AbstractThis article introduces the reader to the idea of "Applied Legal Storytelling," and differentiates it from law and literature. The goal of applied legal storytelling, through conferences and the resulting lawyering (clinic, legal writing, and skills) scholarship, is to create a rich and accessible dialogue about the how, when and why of stories and storytelling in legal practice. The conferences support professors create a foundation for future lawyers by teaching story and storytelling as part of a primary pedagogy. The scholarship promotes legal practice as well as legal education. Behind the idea is the simple truth that stories are essential ingredients in human interaction and a primary form of communication. An audience responds to stories in one of three ways: response-shaping, response-reinforcing, or response-changing. Thus, stories are cognitive instruments as well as a means of argumentation in and of themselves.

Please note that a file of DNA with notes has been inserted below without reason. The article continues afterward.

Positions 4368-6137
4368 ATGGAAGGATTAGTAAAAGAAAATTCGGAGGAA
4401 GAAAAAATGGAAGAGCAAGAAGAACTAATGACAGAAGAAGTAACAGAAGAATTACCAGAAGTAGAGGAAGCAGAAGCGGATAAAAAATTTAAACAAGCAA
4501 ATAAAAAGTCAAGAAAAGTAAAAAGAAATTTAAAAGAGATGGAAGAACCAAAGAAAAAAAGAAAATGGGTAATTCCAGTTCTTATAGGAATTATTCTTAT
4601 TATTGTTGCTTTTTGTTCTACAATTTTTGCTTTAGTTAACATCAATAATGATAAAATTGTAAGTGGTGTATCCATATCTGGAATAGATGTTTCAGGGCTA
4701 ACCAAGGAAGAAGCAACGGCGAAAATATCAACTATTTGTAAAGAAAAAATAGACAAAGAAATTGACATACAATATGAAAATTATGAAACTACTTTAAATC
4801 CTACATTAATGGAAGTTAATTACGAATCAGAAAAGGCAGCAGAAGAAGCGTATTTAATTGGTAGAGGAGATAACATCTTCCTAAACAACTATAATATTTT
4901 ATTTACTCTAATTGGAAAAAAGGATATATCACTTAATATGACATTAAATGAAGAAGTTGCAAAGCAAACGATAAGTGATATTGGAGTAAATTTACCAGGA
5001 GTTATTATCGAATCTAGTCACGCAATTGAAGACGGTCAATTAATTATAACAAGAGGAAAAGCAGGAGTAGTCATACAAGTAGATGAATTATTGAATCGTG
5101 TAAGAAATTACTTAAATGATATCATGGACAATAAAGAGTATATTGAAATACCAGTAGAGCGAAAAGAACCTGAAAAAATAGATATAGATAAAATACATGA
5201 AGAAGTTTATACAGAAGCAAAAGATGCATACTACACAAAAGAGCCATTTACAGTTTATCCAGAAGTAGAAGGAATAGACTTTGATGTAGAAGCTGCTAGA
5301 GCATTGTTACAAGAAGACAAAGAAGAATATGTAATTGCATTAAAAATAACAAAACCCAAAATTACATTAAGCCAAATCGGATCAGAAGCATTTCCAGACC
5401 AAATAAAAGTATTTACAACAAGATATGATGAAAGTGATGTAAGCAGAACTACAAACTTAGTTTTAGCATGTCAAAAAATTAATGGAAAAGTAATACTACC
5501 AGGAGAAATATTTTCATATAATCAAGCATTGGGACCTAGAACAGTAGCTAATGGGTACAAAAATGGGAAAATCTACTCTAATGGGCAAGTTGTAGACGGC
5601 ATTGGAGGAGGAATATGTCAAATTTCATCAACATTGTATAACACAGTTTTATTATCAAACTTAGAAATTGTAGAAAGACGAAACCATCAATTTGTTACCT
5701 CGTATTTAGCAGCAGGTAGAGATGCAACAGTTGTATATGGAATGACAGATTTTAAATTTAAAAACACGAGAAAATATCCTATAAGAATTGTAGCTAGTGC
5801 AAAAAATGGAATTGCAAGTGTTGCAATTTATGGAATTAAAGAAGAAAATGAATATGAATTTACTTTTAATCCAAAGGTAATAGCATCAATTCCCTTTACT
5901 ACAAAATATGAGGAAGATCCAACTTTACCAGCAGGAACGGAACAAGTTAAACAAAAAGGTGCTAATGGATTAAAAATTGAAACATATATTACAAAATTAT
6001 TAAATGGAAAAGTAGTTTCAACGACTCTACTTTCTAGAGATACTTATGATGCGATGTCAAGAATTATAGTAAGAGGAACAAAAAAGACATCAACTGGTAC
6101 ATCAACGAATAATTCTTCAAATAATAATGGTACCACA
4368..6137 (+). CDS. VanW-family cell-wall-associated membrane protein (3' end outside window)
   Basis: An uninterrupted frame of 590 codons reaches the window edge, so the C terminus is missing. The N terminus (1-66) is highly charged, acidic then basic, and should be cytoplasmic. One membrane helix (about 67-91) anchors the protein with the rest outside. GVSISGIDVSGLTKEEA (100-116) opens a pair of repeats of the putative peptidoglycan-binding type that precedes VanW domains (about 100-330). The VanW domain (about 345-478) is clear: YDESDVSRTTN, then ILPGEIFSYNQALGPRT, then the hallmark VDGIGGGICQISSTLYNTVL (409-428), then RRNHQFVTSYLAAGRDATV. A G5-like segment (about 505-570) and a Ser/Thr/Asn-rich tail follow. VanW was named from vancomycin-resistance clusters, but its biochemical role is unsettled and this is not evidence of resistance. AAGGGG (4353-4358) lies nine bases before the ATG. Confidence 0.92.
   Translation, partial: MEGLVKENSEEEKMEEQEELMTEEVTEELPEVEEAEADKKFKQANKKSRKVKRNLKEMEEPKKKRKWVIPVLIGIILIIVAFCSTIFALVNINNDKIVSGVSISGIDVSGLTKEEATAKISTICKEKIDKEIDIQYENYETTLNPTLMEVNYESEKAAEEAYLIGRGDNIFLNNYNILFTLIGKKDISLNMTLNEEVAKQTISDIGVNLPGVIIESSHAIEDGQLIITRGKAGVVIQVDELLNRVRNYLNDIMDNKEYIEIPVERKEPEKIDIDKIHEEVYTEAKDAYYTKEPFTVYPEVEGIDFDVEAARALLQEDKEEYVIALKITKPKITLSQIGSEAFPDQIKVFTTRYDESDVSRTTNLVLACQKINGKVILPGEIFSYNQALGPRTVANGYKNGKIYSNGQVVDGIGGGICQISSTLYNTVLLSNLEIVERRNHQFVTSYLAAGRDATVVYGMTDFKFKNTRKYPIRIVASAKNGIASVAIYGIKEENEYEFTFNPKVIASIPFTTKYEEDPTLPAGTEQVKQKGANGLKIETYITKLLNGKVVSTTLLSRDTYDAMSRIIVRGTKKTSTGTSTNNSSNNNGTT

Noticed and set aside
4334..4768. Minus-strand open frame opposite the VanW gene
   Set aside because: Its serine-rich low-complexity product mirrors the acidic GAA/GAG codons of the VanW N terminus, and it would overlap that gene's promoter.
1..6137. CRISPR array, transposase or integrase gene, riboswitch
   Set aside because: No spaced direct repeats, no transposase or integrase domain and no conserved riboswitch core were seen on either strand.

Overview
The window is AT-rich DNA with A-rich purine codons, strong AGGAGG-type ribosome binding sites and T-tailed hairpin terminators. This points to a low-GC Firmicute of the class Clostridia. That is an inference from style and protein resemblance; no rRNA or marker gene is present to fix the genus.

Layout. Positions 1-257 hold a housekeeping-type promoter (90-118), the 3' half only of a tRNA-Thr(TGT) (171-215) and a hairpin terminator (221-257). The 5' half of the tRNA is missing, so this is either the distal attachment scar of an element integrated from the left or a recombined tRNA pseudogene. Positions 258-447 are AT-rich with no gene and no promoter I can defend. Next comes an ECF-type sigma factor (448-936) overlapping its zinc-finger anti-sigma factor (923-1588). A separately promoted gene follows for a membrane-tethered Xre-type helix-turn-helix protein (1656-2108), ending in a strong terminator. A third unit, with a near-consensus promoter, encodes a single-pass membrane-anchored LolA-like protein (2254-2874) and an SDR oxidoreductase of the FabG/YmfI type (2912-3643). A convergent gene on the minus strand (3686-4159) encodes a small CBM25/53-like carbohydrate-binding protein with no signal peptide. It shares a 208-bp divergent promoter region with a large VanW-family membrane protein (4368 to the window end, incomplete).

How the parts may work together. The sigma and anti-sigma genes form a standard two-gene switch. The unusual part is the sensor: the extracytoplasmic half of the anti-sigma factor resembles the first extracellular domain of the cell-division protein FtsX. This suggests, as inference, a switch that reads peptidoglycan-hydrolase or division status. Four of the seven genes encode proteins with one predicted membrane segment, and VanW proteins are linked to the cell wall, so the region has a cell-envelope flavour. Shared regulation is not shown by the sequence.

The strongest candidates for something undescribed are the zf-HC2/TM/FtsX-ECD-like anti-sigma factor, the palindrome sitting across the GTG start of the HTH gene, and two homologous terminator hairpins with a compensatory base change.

NoteSince the initial conference in 2007, the Applied Legal Storytelling Conference has grown to become a biennial event. A bibliography published in 2015 listed 90+ works published in this emerging discipline.
SubjectsApplied legal storytelling, Legal storytelling, Legal narrative, Legal writing, Legal rhetoric, Law and narrative
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